Daniel Barenboim at the Proms
Over the past two weeks or so, Daniel Barenboim and his West-Eastern Divan Orchestra have performed all of Beethoven’s nine symphonies, interleaving these works with music by Pierre Boulez. The performances have been particularly well-received, with many commentators drawing attention to Barenboim’s uncommon mastery with the scores and sympathy with his musicians. The Guardian’s reviews give a decent overview of the cycle. Fiona Maddocks, in the Observer, highlights an interesting aspect of the unification of Beethoven and Boulez:
Boulez’s (Derive 2), full of snatches of melody and flutters and ripples of sound, seethes with detail, lush with vibraphone, harp and piano, though the whole remains elusive. It acted, surprisingly, as a bridge between the light, maverick textures of Beethoven’s First and the more radical ambitions of the Second. Chronology of composition has nothing to do with it. Aural illumination is what counts.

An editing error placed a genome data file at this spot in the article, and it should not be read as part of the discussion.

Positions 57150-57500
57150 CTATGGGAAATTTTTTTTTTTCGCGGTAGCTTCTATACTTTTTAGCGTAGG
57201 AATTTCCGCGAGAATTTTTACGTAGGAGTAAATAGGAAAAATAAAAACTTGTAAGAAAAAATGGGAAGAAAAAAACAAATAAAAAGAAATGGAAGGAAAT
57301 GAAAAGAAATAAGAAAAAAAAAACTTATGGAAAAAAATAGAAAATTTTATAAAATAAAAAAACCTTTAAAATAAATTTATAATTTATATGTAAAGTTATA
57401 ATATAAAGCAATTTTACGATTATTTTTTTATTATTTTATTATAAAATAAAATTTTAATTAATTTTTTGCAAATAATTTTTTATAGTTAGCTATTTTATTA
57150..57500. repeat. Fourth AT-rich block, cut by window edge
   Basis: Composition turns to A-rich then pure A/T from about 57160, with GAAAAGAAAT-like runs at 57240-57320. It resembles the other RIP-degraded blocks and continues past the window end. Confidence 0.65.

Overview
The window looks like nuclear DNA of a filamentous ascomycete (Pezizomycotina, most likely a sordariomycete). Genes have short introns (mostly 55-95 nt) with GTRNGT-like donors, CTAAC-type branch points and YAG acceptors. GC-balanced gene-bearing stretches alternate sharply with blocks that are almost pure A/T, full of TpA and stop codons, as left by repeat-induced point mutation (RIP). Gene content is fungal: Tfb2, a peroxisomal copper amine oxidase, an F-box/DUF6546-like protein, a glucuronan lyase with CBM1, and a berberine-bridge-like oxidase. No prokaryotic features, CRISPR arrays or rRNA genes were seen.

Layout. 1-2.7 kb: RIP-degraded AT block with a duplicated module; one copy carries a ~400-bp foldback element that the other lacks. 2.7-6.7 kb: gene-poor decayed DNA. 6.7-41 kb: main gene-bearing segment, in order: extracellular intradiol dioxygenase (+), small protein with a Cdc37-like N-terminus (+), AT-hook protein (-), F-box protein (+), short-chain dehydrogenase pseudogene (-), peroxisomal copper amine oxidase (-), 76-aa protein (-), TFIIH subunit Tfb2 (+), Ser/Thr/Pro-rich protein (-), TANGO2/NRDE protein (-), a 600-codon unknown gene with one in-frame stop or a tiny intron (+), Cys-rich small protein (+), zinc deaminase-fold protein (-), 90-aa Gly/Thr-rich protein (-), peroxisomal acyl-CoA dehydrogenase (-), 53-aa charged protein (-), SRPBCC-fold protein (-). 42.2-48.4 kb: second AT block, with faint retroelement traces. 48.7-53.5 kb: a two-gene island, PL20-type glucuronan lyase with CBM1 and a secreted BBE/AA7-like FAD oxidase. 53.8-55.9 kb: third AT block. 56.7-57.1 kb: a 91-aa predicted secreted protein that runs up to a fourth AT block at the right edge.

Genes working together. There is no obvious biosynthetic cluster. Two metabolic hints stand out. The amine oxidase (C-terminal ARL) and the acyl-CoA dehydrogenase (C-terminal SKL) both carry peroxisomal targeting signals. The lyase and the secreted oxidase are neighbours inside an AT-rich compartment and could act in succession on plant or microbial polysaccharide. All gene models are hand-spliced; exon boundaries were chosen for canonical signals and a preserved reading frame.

Published on 31 July 2012